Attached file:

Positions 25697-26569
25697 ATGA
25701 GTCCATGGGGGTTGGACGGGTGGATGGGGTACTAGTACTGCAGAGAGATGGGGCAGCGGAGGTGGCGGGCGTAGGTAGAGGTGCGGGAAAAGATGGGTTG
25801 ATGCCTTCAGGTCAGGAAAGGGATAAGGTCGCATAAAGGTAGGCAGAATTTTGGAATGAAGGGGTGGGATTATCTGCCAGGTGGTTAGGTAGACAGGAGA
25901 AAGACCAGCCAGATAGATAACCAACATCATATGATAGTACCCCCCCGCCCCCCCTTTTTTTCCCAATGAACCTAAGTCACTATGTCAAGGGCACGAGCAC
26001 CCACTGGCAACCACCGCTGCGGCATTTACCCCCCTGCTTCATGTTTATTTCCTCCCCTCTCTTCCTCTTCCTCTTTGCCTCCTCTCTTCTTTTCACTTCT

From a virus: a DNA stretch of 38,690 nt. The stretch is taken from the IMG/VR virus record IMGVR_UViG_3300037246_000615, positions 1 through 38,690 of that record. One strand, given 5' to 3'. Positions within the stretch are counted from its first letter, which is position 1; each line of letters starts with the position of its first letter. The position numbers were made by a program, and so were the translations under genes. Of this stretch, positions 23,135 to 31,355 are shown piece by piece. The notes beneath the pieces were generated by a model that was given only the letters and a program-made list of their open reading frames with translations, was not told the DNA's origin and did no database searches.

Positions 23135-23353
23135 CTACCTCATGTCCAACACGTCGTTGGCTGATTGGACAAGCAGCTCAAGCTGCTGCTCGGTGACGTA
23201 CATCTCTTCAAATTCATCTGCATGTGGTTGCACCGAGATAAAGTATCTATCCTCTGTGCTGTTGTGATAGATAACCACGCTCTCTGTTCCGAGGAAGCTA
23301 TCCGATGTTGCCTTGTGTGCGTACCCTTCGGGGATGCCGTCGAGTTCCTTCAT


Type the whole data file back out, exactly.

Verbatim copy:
Positions 25697-26569
25697 ATGA
25701 GTCCATGGGGGTTGGACGGGTGGATGGGGTACTAGTACTGCAGAGAGATGGGGCAGCGGAGGTGGCGGGCGTAGGTAGAGGTGCGGGAAAAGATGGGTTG
25801 ATGCCTTCAGGTCAGGAAAGGGATAAGGTCGCATAAAGGTAGGCAGAATTTTGGAATGAAGGGGTGGGATTATCTGCCAGGTGGTTAGGTAGACAGGAGA
25901 AAGACCAGCCAGATAGATAACCAACATCATATGATAGTACCCCCCCGCCCCCCCTTTTTTTCCCAATGAACCTAAGTCACTATGTCAAGGGCACGAGCAC
26001 CCACTGGCAACCACCGCTGCGGCATTTACCCCCCTGCTTCATGTTTATTTCCTCCCCTCTCTTCCTCTTCCTCTTTGCCTCCTCTCTTCTTTTCACTTCT

From a virus: a DNA stretch of 38,690 nt. The stretch is taken from the IMG/VR virus record IMGVR_UViG_3300037246_000615, positions 1 through 38,690 of that record. One strand, given 5' to 3'. Positions within the stretch are counted from its first letter, which is position 1; each line of letters starts with the position of its first letter. The position numbers were made by a program, and so were the translations under genes. Of this stretch, positions 23,135 to 31,355 are shown piece by piece. The notes beneath the pieces were generated by a model that was given only the letters and a program-made list of their open reading frames with translations, was not told the DNA's origin and did no database searches.

Positions 23135-23353
23135 CTACCTCATGTCCAACACGTCGTTGGCTGATTGGACAAGCAGCTCAAGCTGCTGCTCGGTGACGTA
23201 CATCTCTTCAAATTCATCTGCATGTGGTTGCACCGAGATAAAGTATCTATCCTCTGTGCTGTTGTGATAGATAACCACGCTCTCTGTTCCGAGGAAGCTA
23301 TCCGATGTTGCCTTGTGTGCGTACCCTTCGGGGATGCCGTCGAGTTCCTTCAT